The Maoists have said that it will be best if the king vacates the throne gracefully. Earlier it seemed they were in favour of him having some cultural and spiritual role, but in light of Maoist leader Ram Bahadur Thapa's statement that "there will be no place for any form of monarchy," this opinion has obviously changed.
India's Bharatiya Janata Party and especially its leader Lal Krishna Advani have been adamant that monarchy is crucial for the sovereignty of Nepal. But after the 10 April elections, even they have welcomed the advent of republican democracy. When the king was most in need of their support, the BJP abandoned him, claiming that it could not interfere in foreign matters.
Not many options remain for the king: either accept the offer of stepping down gracefully, reach a consensus through political negotiation or abdicate. "But in my opinion, under no circumstances will he leave the country," said an ex-minister who recently met with the king. "The king has accepted that the 1 February takeover was a mistake but all the political parties and foreign nations who encouraged him to take that action are trying to escape responsibility by blaming him. That's why a republic has been declared so quickly and without following the proper procedures," said the minister.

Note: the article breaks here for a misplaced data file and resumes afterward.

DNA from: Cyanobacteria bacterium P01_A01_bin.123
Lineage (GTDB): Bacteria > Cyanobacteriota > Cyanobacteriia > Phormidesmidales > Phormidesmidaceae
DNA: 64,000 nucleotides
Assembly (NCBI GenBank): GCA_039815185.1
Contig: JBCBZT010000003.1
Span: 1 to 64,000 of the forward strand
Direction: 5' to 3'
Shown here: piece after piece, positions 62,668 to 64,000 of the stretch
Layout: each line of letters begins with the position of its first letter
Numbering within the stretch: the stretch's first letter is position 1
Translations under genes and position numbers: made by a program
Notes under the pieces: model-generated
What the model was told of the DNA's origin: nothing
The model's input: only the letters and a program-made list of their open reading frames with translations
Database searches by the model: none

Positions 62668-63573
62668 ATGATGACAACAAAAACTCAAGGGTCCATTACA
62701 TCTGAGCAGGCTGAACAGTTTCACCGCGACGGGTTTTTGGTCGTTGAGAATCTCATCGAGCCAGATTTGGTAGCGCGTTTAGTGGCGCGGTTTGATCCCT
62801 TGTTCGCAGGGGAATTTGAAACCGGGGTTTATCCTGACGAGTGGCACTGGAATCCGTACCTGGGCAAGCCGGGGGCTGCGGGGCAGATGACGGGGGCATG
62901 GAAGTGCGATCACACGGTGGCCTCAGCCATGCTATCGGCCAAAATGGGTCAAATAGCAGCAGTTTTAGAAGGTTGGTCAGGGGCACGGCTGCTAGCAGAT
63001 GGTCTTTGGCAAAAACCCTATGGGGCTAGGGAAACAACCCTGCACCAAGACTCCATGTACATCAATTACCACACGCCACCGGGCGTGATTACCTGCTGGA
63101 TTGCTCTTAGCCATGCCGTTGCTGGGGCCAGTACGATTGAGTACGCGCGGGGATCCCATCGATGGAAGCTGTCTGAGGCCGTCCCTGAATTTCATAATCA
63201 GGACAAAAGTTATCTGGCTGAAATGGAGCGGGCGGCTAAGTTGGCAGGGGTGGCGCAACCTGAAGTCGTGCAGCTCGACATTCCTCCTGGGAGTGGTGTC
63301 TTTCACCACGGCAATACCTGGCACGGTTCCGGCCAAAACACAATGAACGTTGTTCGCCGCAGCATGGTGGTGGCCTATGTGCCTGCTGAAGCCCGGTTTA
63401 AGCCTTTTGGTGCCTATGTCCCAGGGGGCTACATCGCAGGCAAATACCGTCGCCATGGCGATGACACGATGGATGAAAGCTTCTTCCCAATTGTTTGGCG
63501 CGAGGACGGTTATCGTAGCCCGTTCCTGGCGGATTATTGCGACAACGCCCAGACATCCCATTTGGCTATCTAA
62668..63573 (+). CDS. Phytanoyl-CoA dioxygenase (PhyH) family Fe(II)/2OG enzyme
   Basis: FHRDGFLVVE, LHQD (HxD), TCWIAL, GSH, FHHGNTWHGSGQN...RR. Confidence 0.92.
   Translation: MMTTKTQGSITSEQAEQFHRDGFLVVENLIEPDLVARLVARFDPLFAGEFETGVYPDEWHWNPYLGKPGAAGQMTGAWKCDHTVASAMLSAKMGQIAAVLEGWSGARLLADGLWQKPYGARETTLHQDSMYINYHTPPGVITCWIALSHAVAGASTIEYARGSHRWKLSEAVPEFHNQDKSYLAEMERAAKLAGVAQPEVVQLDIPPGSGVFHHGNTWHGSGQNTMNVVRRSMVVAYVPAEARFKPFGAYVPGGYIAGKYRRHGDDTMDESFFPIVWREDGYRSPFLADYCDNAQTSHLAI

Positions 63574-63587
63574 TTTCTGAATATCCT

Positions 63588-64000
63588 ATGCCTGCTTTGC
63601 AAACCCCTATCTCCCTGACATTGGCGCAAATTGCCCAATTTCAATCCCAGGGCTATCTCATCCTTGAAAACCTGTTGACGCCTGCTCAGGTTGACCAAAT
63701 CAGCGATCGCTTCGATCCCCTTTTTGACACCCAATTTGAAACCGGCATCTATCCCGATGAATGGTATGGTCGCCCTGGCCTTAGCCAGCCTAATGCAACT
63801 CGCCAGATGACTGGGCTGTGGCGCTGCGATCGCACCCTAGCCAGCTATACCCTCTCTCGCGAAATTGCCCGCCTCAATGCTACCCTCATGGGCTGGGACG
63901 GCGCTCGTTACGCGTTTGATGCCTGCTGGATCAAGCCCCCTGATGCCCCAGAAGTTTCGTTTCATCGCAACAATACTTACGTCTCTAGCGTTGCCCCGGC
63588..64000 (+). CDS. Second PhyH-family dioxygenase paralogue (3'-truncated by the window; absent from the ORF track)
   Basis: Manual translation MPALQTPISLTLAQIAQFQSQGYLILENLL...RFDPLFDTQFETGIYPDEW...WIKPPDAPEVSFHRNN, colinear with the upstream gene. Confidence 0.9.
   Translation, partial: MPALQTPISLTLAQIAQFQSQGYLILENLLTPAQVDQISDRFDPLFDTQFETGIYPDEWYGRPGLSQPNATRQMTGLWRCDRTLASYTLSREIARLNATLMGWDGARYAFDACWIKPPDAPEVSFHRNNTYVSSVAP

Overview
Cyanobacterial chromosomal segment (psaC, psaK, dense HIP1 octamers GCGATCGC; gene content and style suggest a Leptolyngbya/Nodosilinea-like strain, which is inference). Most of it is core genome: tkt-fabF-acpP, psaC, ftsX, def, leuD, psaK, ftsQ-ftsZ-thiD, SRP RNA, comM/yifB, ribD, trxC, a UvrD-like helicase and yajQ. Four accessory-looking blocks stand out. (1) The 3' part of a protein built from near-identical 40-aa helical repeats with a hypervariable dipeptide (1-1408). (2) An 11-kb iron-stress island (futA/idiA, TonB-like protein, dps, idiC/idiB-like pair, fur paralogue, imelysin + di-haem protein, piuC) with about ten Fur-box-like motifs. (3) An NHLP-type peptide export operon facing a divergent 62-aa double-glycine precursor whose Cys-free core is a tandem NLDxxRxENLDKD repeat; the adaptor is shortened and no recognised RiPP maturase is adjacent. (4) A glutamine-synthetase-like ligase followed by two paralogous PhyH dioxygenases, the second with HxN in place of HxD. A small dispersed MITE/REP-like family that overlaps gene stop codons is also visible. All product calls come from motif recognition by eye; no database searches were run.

What will happen after removing the king is something no one has considered. No one has researched the political repercussions of such an action. It should not be forgotten that Sikkim and Afghanistan lost their kings, and subsequently their sovereignty and independence. Many people are aware of this but lack the courage to say it openly.